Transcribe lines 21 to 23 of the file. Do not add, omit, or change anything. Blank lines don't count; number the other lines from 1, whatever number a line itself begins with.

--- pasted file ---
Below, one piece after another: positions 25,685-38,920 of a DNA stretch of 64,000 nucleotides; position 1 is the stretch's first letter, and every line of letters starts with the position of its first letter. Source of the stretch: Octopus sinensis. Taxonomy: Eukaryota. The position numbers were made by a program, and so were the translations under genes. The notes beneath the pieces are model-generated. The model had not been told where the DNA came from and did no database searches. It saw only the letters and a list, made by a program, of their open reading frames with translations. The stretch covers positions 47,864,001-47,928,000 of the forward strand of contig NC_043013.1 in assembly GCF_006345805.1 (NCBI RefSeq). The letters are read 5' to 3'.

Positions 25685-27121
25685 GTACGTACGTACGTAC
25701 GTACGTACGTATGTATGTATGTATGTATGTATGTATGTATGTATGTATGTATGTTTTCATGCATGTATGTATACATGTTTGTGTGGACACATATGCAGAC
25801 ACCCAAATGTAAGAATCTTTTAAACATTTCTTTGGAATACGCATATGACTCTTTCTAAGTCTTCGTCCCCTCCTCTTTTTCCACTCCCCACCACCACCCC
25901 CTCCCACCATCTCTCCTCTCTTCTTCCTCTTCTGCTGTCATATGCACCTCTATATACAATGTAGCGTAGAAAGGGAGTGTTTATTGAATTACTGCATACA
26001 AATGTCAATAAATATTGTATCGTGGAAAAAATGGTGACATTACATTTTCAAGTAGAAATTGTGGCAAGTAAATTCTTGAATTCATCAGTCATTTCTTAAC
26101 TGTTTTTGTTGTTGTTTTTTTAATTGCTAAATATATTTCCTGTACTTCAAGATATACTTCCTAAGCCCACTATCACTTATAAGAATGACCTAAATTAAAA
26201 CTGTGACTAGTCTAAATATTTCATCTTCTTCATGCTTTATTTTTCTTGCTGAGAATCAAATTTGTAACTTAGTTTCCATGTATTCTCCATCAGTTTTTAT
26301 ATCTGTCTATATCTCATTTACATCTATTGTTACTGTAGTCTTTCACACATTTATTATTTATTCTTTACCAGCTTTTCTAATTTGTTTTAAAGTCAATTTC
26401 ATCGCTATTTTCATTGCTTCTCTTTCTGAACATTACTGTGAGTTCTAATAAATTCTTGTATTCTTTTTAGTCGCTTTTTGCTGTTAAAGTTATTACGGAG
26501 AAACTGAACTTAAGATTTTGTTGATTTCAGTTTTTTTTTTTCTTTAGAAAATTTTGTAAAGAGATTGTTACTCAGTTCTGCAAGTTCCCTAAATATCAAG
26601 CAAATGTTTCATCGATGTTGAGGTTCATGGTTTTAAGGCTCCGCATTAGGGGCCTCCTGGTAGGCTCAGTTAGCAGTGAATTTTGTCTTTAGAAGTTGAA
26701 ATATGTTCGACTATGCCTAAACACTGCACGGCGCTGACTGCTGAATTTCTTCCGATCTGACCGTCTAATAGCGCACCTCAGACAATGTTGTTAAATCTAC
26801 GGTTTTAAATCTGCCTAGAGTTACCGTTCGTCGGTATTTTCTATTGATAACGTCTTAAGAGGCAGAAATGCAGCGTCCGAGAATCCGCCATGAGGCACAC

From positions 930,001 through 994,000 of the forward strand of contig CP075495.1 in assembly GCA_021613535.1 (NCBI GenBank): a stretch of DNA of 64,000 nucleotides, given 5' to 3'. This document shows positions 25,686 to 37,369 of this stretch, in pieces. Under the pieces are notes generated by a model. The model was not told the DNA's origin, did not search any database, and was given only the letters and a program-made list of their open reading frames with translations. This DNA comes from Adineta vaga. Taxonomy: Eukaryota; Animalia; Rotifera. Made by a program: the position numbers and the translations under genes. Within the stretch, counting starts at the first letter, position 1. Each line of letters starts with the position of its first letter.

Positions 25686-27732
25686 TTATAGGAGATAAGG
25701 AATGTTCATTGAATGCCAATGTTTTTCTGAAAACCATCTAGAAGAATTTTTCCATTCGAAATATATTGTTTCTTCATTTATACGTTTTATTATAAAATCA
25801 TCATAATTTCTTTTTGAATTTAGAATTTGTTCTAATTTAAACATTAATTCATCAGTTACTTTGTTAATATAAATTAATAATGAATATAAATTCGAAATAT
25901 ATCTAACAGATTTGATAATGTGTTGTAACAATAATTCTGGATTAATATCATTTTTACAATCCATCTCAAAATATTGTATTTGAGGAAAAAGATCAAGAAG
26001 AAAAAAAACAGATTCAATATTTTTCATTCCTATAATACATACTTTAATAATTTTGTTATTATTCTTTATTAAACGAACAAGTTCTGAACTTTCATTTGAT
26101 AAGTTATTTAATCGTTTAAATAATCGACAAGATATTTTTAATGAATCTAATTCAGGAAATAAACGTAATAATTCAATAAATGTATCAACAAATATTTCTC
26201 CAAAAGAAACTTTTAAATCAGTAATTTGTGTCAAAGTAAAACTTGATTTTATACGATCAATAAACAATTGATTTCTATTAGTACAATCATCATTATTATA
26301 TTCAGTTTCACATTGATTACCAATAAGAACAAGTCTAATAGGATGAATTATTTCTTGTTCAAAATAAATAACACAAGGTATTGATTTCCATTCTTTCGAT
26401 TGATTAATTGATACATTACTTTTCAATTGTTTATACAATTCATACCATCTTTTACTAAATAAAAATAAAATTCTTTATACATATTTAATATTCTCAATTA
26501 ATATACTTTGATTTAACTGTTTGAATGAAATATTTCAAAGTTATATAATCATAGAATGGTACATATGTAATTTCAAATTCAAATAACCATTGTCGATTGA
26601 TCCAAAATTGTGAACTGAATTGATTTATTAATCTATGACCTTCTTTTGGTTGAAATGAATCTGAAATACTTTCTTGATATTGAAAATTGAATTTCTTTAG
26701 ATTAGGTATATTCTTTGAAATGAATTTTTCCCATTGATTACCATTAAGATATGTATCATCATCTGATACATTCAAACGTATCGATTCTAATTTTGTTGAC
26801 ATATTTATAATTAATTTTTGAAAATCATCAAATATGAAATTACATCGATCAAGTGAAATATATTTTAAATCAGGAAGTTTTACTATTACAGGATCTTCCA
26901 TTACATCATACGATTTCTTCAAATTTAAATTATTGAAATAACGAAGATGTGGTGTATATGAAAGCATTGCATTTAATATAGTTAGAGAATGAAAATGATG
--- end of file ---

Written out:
25901 ATCTAACAGATTTGATAATGTGTTGTAACAATAATTCTGGATTAATATCATTTTTACAATCCATCTCAAAATATTGTATTTGAGGAAAAAGATCAAGAAG
26001 AAAAAAAACAGATTCAATATTTTTCATTCCTATAATACATACTTTAATAATTTTGTTATTATTCTTTATTAAACGAACAAGTTCTGAACTTTCATTTGAT
26101 AAGTTATTTAATCGTTTAAATAATCGACAAGATATTTTTAATGAATCTAATTCAGGAAATAAACGTAATAATTCAATAAATGTATCAACAAATATTTCTC